By Ade Blackburn
Liverpool has a host of hidden gems to discover, here’s a second selection of unique and culturally important venues and places that have helped shape the city.
1. News from Nowhere
News From Nowhere is Liverpool’s not-for-profit radical and community bookshop – established in 1974, and run collectively by a workers’ co-operative.
The bookshop is strongly committed to social justice, from challenging the power of corporate capitalism to breaking down prejudiced attitudes. They focus on subjects such as feminism, anti-racism, LGBT+, workers’ rights and also stock many local interest books.
A lovely shop to browse and discover new writers.
News from Nowhere, 96 Bold Street, L1
2. 24 Kitchen Street
With a storming mishmash of house, hip-hop, techno, electro and garage, there’s something for everyone at Liverpool’s 24 Kitchen Street venue. Head down on a bhangra/dancehall/soca night, or look out for samba dance and drumming nights for something a little different.
24 Kitchen Street has developed a multi-purpose events space in the Baltic Triangle and one well worth discovering to get a true flavour of Liverpool’s nightlife.
24 Kitchen Street, L1
3. Probe Records
The shop was founded in 1971 by Geoff Davies, a former carpet manufacturer who was fed up with not having anywhere to buy the kinds of records he liked. Quitting his job and pooling his £300 savings, Davies opened the first Probe Records on Clarence Street.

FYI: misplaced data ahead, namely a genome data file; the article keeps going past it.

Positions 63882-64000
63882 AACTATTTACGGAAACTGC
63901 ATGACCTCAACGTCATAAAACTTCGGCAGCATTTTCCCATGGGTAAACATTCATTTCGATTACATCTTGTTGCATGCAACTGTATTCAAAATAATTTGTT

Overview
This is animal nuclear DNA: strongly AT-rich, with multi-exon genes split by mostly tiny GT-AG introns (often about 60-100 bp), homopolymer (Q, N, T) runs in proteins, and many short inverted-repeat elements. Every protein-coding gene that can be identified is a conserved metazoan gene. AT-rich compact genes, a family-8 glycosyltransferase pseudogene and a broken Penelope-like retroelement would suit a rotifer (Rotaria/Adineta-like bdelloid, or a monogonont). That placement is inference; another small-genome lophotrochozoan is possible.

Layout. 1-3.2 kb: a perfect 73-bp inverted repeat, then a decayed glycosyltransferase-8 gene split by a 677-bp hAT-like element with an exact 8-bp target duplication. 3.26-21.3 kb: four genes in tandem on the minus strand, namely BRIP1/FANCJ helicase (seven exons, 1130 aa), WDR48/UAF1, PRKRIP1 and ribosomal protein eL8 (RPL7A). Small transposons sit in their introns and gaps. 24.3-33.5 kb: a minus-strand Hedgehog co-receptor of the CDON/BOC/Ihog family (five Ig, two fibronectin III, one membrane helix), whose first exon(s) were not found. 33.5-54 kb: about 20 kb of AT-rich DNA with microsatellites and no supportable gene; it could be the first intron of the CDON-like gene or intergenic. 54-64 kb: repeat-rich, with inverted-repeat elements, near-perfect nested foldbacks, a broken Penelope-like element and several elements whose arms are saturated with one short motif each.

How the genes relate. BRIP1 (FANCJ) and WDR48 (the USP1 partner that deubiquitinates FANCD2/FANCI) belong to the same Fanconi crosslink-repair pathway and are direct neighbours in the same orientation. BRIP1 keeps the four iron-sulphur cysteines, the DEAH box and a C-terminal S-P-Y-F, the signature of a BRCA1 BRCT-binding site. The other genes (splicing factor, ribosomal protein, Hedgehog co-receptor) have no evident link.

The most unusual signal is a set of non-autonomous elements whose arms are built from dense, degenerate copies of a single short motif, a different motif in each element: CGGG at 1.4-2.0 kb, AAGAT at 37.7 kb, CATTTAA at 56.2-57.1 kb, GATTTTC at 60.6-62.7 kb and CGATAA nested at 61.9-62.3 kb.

Due to its substantial stock of LPs and radical literature, Probe became a favourite within Liverpool’s alternative movement and relocated to Button Street. The new shop was close to the punk club Eric’s and became a hang-out in itself, gaining a legendary reputation as the cool place to buy music.
The shop is still going as strong as ever and is now located on School Lane, next door to the main Bluecoat building.
Probe Records, 1 The Bluecoat, School Lane, L1
4. Unity Theatre
Originally known as the Merseyside Left Theatre, the venue was opened in 1937. The theatre’s name eventually changed to the Merseyside Unity Theatre in 1944, as part of a national movement of radical and experimental theatre.
Located on Hope Place, in a former synagogue, the theatre has expanded over time to accommodate touring companies, as well as continuing to give crucial support to local talent.
In 2004, their acclaimed Unity Youth Theatre was established and the venue currently hosts and collaborates on the biannual Physical Fest with Tmesis Theatre.
Unity Theatre, 1 Hope Place, L1
5. Kazimier Stockroom
A one hundred capacity grassroots space for live music, comedy, film and more. The Kazimier Stockroom opened in 2019 and is a unique platform for the creative community in the city.
The space provides a safe little haven for local up-and-coming artists to place their shows, out of the open air and the busy surroundings of the Kazimier Garden.
Stockroom has also become a fixture of emerging talent on tour, featuring bands from all over the world, including acclaimed London art-rockers Snapped Ankles and the dark synth-pop of Los Angeles’ Riki.
Kazimier Garden, 32 Seel Street, L1